Forrester attended Microsoft’s second annual Asia Pacific Analyst Summit in Singapore last week for an update on the company’s progress in transforming into a devices and services company. The event highlighted Microsoft’s strengths and exposed some obvious challenges, which I’ve shared below. Forrester clients can access further event-related analysis and implications here.
Day One: Impressive Capabilities And A Strong Understanding Of Customer Needs
Day one was well designed and delivered, with a clear focus on customer and partner case studies and go-to-market strategies based on three core imperatives:
Transforming IT. Focusing primarily on Cloud OS, Windows Azure, and Office 365, this imperative highlights Microsoft-enabled capabilities and resources to help IT organizations transform both internal data centers and IT delivery.
Engaging customers and employees. This imperative essentially combines mobility and social to help organizations thrive in the age of the customer by delivering improved customer service and customer and user experiences.
Accelerating customer insight and business process improvement. This imperative targets the changing needs and expectations for data and information access and real-time decision making via a combination of traditional analytics and big data.
If you believe the idiom "a bird in the hand is worth two in the bush," then Snapchat believes it will be worth more than $6B to a future buyer — or the public through an IPO. The service is appealing not just for the UI but also for the limited time the content is stored. That appeals to me as a middle-aged adult, let alone to a teen with poor judgement who may be applying for college or a job in a few years. We've probably all felt awkward at some point about something someone posted.
If you believe the movie "The Social Network," Mark Zuckerberg was also advised to turn down early offers. Remember the shockwaves that rippled down the West coast when Microsoft invested $240M in the fall of 2007 for what is now a 1.6% stake or $1.36B valuation? (See Source)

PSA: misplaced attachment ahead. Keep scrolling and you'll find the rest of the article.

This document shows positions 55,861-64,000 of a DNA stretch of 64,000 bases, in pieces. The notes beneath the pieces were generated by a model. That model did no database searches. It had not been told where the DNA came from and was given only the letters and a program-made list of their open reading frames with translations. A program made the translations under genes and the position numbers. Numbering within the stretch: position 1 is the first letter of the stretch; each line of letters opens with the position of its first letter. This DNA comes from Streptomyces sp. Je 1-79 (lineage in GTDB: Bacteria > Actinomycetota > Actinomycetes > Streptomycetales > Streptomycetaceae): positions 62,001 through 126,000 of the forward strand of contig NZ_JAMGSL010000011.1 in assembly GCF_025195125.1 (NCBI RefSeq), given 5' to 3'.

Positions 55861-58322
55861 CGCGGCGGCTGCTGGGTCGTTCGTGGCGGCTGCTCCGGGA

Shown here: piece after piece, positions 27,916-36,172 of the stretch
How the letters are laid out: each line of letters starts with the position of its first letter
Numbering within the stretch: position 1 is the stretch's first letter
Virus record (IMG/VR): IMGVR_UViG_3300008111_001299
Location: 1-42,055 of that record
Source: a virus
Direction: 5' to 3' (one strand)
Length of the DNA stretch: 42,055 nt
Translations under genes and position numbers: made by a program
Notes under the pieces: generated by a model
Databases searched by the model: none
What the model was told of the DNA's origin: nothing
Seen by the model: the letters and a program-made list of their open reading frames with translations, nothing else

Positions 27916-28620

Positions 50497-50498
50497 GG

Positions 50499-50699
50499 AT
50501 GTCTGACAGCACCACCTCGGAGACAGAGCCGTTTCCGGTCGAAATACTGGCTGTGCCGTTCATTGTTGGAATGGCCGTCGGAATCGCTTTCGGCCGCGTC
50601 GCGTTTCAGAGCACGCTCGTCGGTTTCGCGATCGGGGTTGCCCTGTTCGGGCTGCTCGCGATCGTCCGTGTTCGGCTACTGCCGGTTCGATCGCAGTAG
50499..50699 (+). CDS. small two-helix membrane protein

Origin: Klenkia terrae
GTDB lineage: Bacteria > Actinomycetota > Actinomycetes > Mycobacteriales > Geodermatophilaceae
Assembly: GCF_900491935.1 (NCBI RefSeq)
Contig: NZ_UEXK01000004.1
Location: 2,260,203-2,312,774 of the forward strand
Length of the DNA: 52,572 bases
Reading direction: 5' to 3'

I am not our social media expert. I am also not our primary mobile marketing expert, though I've covered it extensively at times. This POV is from a mobile analyst who has spent a lot of time looking at social networks on mobile devices.
Here's what we do know:
- There are about 7 billion people on earth.
- 6 billion of them have mobile phones.
- 1 billion (and growing) of them have smartphones, with nearly 400m of those in China.
- People communicate, consume media, and transact on mobile phones — in that order.
- Mobile phones sit at the core of our social graph. We create photos and we share good times with friends. I don't often post while I am sitting at home working. I post when I am out and about doing fun things that I want to share.
What drives a $6B+ valuation beyond pure speculation, optimism, and wishful thinking?
Push notifications make the most of mobile marketing’s unique attributes: intimacy, immediacy, and context. When consumers opt in to receive push notifications, it means they trust you to the point of giving you permission to contact them on their most personal devices. If your messages are not relevant, you will lose your best customers.
Our research shows that consumers who receive push notifications are also the heaviest app users. However, to avoid being spammed with irrelevant messages, consumers increasingly want to be in control, setting preferences on the types of messages they want to receive and when they want to receive them.
While push notifications enable better engagement, the challenge for marketers will be to think beyond just push notifications for smartphone apps. Push notifications already extend messaging to other connected devices. How will push notifications complement email, SMS, and in-app messaging? How will performance from various direct marketing channels evolve?
To differentiate, marketers will have to integrate push into cross-channel and CRM platforms and integrate mobile as a variable of their customer base. Marketing vendors will have to add new messaging platforms, like push notifications, into their core offerings, pushing for another wave of consolidation highlighted by the recent acquisition of Xtify by IBM.